- The Washington Times - Wednesday, August 17, 2011


By Bill Mauldin
Edited by Todd DePastino
Fantagraphics Books, $29.99, 288 pages

If you grew up during World War II, the mere mention of the comic strip “Willie & Joe” should immediately bring back vivid memories. These two embodiments of front-line soldiers found themselves in just about every conceivable situation on the European battlefield, from foxholes to watering holes. Willie and Joe’s frank and controversial discussions about Army life, the war and everything in between intrigued soldiers as well as their families and friends.

The views of the strip’s creator, Bill Mauldin, obviously played a significant role. He wasn’t afraid to challenge established views on progressive politics, civil rights and personal liberties. He wrote eye-opening accounts like “Up Front”(1945), in which he described his wartime cartoons as “heavy humor, and it doesn’t seem funny at all sometimes when you stop and think it over.”

He wasn’t even afraid to challenge the Army brass: Mauldin wrote that Gen. George S. Patton threatened to “throw his a- in jail” for “spreading dissent” with a cartoon that poked fun at the general - until Gen. Dwight D. Eisenhower stepped in and defused the situation.

So, what happened to Willie and Joe, the two dogfaces, after the war ended? Fantagraphics Books, a highly respected publishing house of classic and modern comic-strip anthologies, followed up on its successful two-volume release of “Willie & Joe: The WWII Years”(2008) and answered this question with an impressive new collection, “Willie & Joe: Back Home.”

It’s an in-depth examination of Mauldin’s tumultuous 1945-46 period, when he was forced by his syndicate, United Feature, to keep the strip going against his own desires. The ex-infantry troopers therefore struggled to regain their identities as well as find their place in a world that had been radically transformed before their eyes.

The lush 288-page book, complete with a striking yellow cover and original black-and-white illustrations, is superbly done. Like many Fantagraphics releases over the years, this book easily could be placed in a personal library or on a coffee table for public viewing. In many ways, it can be described best as a piece of art and something to be treasured by collectors, comic-strip enthusiasts and military buffs alike.

Willie & Joe: Back Home” also has a story to tell. The short historical introduction by Todd DePastino - an author of various books, including “Bill Mauldin: A Life Up Front” (2008) - paints a fascinating portrait of the American cartoonist’s point of view.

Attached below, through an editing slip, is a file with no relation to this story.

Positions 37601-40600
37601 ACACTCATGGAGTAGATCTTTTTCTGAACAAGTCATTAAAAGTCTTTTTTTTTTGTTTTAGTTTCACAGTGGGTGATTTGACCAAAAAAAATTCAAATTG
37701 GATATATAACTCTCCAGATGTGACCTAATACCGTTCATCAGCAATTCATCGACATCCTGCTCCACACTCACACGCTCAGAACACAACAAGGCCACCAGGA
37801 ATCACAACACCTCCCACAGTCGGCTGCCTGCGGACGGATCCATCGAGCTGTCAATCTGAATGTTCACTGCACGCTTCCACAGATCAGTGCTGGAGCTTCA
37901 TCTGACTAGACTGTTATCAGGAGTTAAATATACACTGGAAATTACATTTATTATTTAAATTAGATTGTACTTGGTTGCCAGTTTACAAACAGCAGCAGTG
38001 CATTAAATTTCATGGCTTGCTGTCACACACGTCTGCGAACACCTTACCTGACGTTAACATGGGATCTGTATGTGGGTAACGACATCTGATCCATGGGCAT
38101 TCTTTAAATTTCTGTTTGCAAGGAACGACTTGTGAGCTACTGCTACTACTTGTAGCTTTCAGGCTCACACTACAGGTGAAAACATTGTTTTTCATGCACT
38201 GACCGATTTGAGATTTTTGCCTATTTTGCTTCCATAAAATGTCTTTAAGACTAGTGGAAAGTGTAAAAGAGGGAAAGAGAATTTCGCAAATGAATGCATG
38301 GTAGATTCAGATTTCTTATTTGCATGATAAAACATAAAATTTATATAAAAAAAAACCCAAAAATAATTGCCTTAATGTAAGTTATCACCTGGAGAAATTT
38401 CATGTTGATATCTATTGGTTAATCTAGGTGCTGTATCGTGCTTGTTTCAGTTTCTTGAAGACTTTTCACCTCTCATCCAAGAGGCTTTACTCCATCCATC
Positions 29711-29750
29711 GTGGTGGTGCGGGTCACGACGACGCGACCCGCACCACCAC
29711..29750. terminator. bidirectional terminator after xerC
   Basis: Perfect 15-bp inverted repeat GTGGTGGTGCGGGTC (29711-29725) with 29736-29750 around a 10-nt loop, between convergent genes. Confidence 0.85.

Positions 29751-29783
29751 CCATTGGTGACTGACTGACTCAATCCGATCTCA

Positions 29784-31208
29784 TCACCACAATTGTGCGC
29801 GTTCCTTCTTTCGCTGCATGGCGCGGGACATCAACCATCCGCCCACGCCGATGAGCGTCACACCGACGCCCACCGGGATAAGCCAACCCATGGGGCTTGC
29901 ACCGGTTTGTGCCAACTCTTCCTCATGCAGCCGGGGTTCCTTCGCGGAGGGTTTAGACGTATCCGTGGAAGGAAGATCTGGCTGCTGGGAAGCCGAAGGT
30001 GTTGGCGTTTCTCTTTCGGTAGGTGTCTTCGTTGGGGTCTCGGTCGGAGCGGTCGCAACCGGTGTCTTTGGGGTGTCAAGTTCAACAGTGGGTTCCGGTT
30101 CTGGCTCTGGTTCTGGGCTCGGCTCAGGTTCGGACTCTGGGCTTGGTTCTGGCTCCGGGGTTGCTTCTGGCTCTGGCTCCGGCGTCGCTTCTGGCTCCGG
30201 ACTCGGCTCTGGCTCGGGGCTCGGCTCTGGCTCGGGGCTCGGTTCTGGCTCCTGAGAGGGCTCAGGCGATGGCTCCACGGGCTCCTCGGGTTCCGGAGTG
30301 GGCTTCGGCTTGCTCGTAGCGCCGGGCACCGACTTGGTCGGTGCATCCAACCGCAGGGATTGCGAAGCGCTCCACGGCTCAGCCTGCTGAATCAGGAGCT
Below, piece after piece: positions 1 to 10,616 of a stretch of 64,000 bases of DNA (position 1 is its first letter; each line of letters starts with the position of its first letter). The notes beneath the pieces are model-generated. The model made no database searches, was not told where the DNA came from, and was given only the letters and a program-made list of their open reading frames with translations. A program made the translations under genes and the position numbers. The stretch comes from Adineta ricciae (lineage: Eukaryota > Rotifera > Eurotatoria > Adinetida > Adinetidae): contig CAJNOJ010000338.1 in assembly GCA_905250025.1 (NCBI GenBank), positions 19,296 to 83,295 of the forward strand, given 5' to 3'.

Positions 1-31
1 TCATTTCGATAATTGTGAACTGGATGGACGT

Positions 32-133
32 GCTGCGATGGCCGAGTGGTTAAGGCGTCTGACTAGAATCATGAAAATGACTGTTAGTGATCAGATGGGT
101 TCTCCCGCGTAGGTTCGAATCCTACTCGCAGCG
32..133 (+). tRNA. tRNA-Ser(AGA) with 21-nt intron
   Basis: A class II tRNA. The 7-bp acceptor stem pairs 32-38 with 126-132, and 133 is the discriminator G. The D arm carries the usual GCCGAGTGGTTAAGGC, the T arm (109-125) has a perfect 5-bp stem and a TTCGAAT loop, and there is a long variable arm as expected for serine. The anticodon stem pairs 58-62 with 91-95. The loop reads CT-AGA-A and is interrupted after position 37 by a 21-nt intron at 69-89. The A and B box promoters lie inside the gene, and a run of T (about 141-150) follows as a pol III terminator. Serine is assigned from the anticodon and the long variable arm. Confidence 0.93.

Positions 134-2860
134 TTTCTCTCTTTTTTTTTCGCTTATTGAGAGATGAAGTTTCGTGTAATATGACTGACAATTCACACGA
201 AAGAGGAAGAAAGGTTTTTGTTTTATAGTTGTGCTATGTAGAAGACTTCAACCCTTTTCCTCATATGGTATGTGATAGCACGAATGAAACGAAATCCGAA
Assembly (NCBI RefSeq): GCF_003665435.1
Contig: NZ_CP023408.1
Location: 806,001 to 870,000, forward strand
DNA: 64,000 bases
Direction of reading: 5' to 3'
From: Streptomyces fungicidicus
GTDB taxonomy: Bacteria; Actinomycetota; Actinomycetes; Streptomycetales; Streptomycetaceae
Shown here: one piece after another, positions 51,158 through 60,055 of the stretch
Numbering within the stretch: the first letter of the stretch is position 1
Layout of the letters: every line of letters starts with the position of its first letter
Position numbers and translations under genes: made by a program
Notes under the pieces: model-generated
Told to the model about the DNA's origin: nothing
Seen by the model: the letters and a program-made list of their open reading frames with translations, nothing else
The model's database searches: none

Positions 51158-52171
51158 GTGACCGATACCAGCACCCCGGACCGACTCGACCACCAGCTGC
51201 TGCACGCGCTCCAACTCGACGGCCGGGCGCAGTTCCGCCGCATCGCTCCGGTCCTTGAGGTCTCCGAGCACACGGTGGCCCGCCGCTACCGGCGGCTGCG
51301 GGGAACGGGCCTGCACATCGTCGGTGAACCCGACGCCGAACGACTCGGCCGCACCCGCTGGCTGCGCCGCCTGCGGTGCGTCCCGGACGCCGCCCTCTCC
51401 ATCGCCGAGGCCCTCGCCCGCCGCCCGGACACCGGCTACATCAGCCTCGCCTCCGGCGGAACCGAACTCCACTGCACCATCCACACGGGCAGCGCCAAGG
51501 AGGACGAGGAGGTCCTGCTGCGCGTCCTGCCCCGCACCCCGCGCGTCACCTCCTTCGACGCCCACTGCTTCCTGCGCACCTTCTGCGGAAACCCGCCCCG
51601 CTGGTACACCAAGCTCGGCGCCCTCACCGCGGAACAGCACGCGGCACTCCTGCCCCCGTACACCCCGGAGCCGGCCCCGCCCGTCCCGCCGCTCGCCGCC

Mauldin’s marriage had fallen apart when he came home, the syndicate wouldn’t let him retire “Willie & Joe,” and his cartooning style became angrier and more political in tone. As Mr. DePastino points out, this was a dramatic change from his wartime demeanor:

“Unlike his liberal and left-wing colleagues on Stars and Stripes, Bill possessed slow ideological reflexes. While overseas, he remained true to [the] sardonic temperament of his characters and avoided any hint of politics in his wartime cartoons. He never referred to Roosevelt’s ‘Four Freedoms’ or denounced fascism or satirized Hitler’s racial theories. Indeed, he had never even used the word ‘Nazi,’ preferring that Willie and Joe repeat the dogfaces’ favorite slur, ‘Kraut.’ “

When they came home, Mauldin and his former dogfaces struggled to come to grips with everything from free speech to the growing red menace. The cartoonist challenged authority at every turn, especially when it came to individual freedoms such as civil rights and racial segregation. Meanwhile, many strips were censored because they were so diametrically opposed to societal and political norms. Mr. DePastino points out that on average, “at least one Mauldin cartoon a week fell victim to United Feature’s razor, correction fluid, and blue pencil.”

Fantagraphics included some of Mauldin’s original strips in this collection. Reading them, you likely will understand why the syndicate’s blood pressure resembled a volcanic eruption. Willie and Joe were no longer the soldier’s best friends.

To his credit, Mauldin never backed down. He savagely chopped away at anything within arm’s length, including government interference, poverty, big business, free enterprise and even the Ku Klux Klan and racism. The strips are a stunning mix of blunt political messaging with dark, satirical humor. It makes you occasionally wonder if United Feature ever privately wished Patton had made good on his threat.

All kidding aside, “Willie & Joe: Back Home” will both amuse and infuriate people of every political stripe. Some readers will think Mauldin went too far in his post-World War II political commentary and others will complain he didn’t go far enough. Yet the vast majority will simply shrug and accept the pen-and-ink drawings as a sign of the times. In my opinion, the latter method is the best solution to fully appreciate a true cartooning genius and his legendary creation.

Michael Taube is a columnist and former speechwriter for Canadian Prime Minister Stephen Harper.

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